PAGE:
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Penske’s Top 5 Tips for Companies Incorporating Natural Gas Trucks

Penske’s Top 5 Tips for Companies Incorporating Natural Gas Trucks

Taking that first step to introducing natural gas vehicles (NGVs) into a company’s truck fleet is by no means an easy decision with myriad dynamics to analyze when taking that next step.

“Natural gas vehicles have a growing place in the transportation industry,” explained Drew Cullen, Penske’s vice president of fuels and telecommunications. “Incorporating these vehicles into a fleet can contribute to sustainability goals because they run on cleaner burning fuel and the support infrastructure from a fueling and maintenance standpoint is growing rapidly.”

Cullen has offered his Top 5 list of when a company is seeking to sign a full-service lease with a company like Penske, or to purchase outright new heavy-duty tractors with compressed natural gas (CNG) or liquefied natural gas (LNG) technology:

  1. Vehicle Cost:Natural gas vehicles can be $40,000 to $100,000 more than the cost of a comparable diesel vehicle to lease or purchase. “The majority of that price increase is in the fuel tanks. The more fuel you need to store, the higher the costs,” Cullen said. “The more miles you run, the more the difference in fuel costs between diesel and natural gas can help make up for this cost increase.” Balancing the incremental cost, annual mileage, and fuel cost differential, usage, and availability are key components to the natural gas vehicle ROI. Also, the resale market for tractors and trucks has yet to set itself, with not enough natural gas vehicles cycling through a typical service life.
  2. Fueling Infrastructure: An example – a Chicago-based food manufacturer wishing to deliver their baked goods to neighboring states like Wisconsin and Minnesota has to consider: are there enough company-owned or third-party natural gas fueling facilities along their route? “When considering CNG vehicles, the fleet manager has to properly account for the range between fueling stations,” Cullen said. “Because of the heat exchange when fast filling a CNG tank, you should figure on only getting about 80 percent of its capacity.” This means a 75-diesel gallon equivalent (DGE) CNG tractor may have 100 to 150 miles less range than its diesel counterpart. In hurricane-prone Southern U.S. states where natural disasters can knock out utilities, dispensing of CNG may become difficult as the compressors as part of the dispensing operation runs on electricity.
  3. Fueling/Miles per Gallon: There is a tradeoff when operating natural gas trucks – the highly valued MPG rate takes a bit of a hit. “While every fleet is different in the where and how of their operations, a good rule of thumb when doing the natural gas math is 10 percent less fuel economy than your diesel fleet is getting today. However, the roughly $1.30 to $2 per diesel gallon equivalent difference (depending on the area of the country you are in) between natural gas and diesel fuel can help make up for the fuel economy reduction,” he added.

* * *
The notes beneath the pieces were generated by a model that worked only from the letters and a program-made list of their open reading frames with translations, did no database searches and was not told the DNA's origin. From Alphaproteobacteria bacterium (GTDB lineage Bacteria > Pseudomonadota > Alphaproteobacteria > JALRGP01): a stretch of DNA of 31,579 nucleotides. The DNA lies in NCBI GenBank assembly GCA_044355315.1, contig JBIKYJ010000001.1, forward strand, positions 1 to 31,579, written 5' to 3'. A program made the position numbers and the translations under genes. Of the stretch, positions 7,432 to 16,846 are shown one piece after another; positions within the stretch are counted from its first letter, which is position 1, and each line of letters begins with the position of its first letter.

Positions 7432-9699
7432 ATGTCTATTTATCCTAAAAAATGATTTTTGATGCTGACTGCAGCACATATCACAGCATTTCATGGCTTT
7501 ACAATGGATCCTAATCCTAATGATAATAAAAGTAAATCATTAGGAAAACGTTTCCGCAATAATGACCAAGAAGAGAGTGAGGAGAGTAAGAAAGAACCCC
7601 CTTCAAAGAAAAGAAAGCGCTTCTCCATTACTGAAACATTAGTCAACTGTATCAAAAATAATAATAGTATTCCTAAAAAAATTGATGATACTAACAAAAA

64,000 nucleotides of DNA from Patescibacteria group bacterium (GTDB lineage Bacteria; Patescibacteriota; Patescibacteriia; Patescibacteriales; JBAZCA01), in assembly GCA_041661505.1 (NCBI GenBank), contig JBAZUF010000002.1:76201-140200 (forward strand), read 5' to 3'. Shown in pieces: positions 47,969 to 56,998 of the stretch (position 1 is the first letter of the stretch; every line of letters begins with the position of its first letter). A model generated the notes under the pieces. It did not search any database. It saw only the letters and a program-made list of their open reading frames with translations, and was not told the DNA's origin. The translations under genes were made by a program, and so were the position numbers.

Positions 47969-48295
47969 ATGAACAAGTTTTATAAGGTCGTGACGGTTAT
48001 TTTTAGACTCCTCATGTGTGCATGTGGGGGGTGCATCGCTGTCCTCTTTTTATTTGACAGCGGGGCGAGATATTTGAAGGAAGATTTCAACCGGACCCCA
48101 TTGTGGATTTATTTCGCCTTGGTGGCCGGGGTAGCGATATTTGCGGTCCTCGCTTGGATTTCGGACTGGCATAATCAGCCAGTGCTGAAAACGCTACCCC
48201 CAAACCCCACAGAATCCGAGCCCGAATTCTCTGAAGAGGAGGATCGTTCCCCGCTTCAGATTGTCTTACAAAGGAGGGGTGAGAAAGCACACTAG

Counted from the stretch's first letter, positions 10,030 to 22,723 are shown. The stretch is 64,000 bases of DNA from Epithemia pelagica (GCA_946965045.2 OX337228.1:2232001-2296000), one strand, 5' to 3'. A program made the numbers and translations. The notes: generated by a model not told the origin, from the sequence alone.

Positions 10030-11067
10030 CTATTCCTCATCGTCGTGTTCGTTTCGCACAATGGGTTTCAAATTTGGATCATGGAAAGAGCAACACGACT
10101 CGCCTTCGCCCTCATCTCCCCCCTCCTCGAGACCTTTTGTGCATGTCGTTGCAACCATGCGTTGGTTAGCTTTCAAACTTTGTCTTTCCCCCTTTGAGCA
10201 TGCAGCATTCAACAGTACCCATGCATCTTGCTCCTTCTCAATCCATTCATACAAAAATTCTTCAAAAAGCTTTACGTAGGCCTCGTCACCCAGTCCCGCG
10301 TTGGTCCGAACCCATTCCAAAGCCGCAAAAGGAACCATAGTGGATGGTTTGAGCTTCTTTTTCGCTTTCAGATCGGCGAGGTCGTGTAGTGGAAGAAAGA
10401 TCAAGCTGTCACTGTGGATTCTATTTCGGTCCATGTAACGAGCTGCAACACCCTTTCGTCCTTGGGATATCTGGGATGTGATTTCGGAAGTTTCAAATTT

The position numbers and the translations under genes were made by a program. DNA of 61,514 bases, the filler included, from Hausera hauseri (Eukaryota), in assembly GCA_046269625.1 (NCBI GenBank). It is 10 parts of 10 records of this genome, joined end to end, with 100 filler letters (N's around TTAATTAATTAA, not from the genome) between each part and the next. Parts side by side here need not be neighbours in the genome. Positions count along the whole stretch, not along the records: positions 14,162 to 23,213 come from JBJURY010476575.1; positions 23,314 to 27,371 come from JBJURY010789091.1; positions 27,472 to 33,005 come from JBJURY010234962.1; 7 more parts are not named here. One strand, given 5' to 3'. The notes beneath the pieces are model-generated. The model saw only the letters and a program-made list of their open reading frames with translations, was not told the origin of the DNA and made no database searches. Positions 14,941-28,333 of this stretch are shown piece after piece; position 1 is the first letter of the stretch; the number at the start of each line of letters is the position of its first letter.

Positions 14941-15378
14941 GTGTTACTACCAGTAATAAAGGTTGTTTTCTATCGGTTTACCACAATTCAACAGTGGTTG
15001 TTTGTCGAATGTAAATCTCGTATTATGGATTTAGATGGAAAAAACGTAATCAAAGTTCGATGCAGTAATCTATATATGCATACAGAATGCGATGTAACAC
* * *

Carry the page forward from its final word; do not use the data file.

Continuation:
4. Maintenance: The main consideration is the fitting/retrofitting of the company’s truck maintenance facilities to service NGV trucks (of course, the company can outsource this to a company like Penske through leasing or contract maintenance). “To work on CNG trucks, the truck bay ceiling needs to be explosion-proof and have the ability to evacuate air out of the building in the event of a leak,” Cullen noted. “With LNG units, the below-ground areas (e.g. maintenance pits) need to be vented and also be explosion-proof.” With natural gas vehicles, following industry safety protocols require greater attention paid to the fundamentals.
  5. Government Funding: Most of the states with active or developing funding programs for natural gas vehicles are in areas of the country with poor air quality, or in areas with large supplies of natural gas. States like California, New York, Texas, Louisiana, and Pennsylvania have different programs providing natural gas vehicle incentives from fitting/retrofitting their existing maintenance facilities, to building fueling stations, to purchasing newer vehicles to replace an older fleet. These incentives can come in the form of tax credits and grants. “Companies must be mindful of the funding requirements,” Cullen pointed out. “For example, some grants may require a portion of the vehicle’s total miles to be run in certain areas of the state. Plus you may be required to submit annual reports detailing this, and other information about your operation of the vehicles.” If the fleet currently does not have the systems and processes in place to meet the funding requirements, they must consider the potential impact when pursuing funding.

For each Penske customer that Cullen has assisted when making the decision to incorporate NGVs into its existing truck fleet, it comes down to differing factors, each weighted separately.

“These organizations have their own processes,” Cullen stated. “Is there a greenhouse gas reduction mandate to meet? Is there a strong ROI? Does this initiative fit into our company’s brand? Can we integrate natural gas vehicles sensibly, from an economical and operational standpoint? Do the truck specifications currently available fit into our fleet model?

“The infrastructure for natural gas vehicles is growing and OEMs are manufacturing a larger catalog of options, he said. “Even if natural gas vehicles do not currently fit from an operational or economic standpoint, fleets should continue to stay tuned.”

By Alen Beljin